One of the things I do to find food inspiration is to go to Whole Foods Market’s produce section. It’s big, brightly lit, and full of the most perfect and beautiful fruits and vegetables. The prices can be a bit steep, but I love perusing its aisles looking for interesting ingredients. There is always one aisle that has something different, at least to me. Over the last year, I’ve found red currants, gooseberries, passionfruit, and other items not commonly found in Southern California grocery stores. And, did I mention that I have a crush on one of the produce guys there?
I’m there often enough that he recognizes me and we’ve developed a cook/produce guy relationship. (This is the part of the story where I tell you he looks about 20 years old and is totally cute in a surfer dude kind of way.) We chat about my cooking plans, and he points out things he thinks might be interesting to me. I was standing in front of some apricots when he appeared next to me, smelling faintly of oranges, and asked, “Hey, whatcha making with those?” I was a bit startled, and managed to stammer something completely inaudible. “A pie or tart, or something,” I repeated. “Well, you gotta try these.” He takes out a small paring knife and deftly cuts a slice of juicy golden flesh from a black velvet apricot. “It’s really sweet and juicy.” I nod enthusiastically, like a little giddy school girl, not really understanding what he’s saying to me as I’m mesmerized by his dazzling smile. “Yeah, really good. Really good.” He picks the ripest ones as I reach for a bag to put my latest discovery. “See you next time,” I say as I push my cart down to the meat department, a bit flustered.
As it turns out surfer dude/produce guy was right. They were really sweet and delicious. Like plumcots, plouts, and apriums, they are a hybrid of plums and apricots. Black velvet apricot, made of 50% plums and 50% apricots, is just a more appealing and enticing name for plumcots. Plouts are 75% plum and 25% apricots, while apriums, are the opposite, 75% apricots and 25% plums. Black velvet plums have a short season, so run down to the Whole Foods near you before they disappear. Black velvet apricots have the best of both worlds – on the outside it has the deep purple, almost black color of plum, but without the sharp, pucker-inducing taste of its skin. Its interior has the beautiful bright, orange-yellow hue of apricots, but it is juicier, firmer, and has a longer shelf life like a plum. Don’t let their smaller size fool you, as these gems are packed with a super sweet, intense flavor. Combined with the tangy flavor of another seasonal ingredient, rhubarb, this tart is a real winner!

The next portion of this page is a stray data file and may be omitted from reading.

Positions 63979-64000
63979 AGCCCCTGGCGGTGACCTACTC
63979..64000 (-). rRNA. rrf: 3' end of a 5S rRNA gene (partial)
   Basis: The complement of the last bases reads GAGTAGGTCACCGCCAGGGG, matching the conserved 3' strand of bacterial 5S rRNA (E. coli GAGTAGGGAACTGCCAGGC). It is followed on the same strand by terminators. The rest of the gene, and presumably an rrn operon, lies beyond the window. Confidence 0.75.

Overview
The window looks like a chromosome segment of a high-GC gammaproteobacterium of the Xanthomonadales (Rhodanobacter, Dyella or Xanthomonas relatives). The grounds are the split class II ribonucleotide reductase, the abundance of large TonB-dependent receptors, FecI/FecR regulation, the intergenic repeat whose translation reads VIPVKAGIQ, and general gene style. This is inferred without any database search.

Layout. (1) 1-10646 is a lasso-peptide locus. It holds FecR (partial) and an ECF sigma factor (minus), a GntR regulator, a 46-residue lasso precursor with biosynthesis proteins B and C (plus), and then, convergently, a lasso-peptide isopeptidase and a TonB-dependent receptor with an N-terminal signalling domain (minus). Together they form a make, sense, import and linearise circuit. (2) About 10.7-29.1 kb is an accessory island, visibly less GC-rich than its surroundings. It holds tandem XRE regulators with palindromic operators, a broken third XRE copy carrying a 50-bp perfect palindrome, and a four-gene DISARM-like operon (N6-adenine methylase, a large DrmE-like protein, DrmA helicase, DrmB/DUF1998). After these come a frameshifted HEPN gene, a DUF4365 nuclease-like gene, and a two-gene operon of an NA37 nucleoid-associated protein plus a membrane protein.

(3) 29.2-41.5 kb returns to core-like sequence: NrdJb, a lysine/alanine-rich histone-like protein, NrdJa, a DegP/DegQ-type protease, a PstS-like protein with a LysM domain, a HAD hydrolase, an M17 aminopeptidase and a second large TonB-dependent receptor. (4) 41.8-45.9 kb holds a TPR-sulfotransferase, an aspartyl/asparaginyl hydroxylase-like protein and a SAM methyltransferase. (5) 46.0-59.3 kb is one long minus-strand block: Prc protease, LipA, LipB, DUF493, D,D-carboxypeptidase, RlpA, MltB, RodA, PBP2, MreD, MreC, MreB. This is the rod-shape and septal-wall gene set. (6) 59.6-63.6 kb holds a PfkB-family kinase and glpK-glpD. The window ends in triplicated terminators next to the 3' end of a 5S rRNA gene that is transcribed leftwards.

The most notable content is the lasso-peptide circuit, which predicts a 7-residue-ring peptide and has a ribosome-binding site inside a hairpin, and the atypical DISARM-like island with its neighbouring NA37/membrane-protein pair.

Black Velvet Apricot and Rhubarb Tart
Yields 6 servings
For the Cardamom Crème Fraîche
1 cup crème fraîche
2 tablespoons sugar
1/4 to 1/2 teaspoon ground cardamom, to taste
For the tart
3 stalks rhubarb, washed, peeled, and cut into 2-inch long pieces
2 tablespoons sugar
pinch of salt
1 pound black velvet apricots (about 8), pitted and cut into 1/4-inch slices
2 tablespoons sugar
1/4 teaspoon allspice
1 tablespoon Grand Marnier, or other orange liqueur
1 sheet frozen puff pastry, thawed
1/2 cup almond meal/flour
2 1/2 tablespoons brown sugar
Seeds from 1 vanilla bean or 1 teaspoon vanilla bean paste
1/2 teaspoon cinnamon, or more, to taste
2 tablespoons apricot jam
Powdered sugar, for garnish
Heat oven to 400 degrees F. Line a baking sheet with Silpat (silicone baking mat) or parchment paper. Set aside.
Mix the crème fraîche, sugar and cardamom in a medium bowl until smooth. Cover with plastic wrap and refrigerate for at least one hour.
Place the rhubarb slices in a colander placed over a bowl. Sprinkle with 2 tablespoons of sugar and a pinch of salt and gently mix until well combined. Let stand for at least 30 minutes to drain as much moisture from rhubarb as possible. Set aside.
In a small bowl, combine the apricots, the other 2 tablespoons sugar, allspice, and Grand Marnier and mix well. Set aside.
Carefully unfold thawed puff pastry sheet and place on the prepared baking sheet. Using a fork, lightly score a border about 1 inch from the edge. Cover with a plastic film and chill in the refrigerator until ready to assemble the tart.
To make the almond crumble, mix together the almond meal, brown sugar, vanilla bean seeds or paste, and cinnamon.
Take the dough out of the refrigerator. Spread apricot jam in the center of the dough, leaving the border intact. Sprinkle almond crumble on top of the jam. Arrange the pieces of rhubarb and then apricot on top. Bake until puff pastry is golden and fruit is soft, about 15 to 20 minutes. Remove and sprinkle with powdered sugar and a dollop of Cardamom Crème Fraîche.
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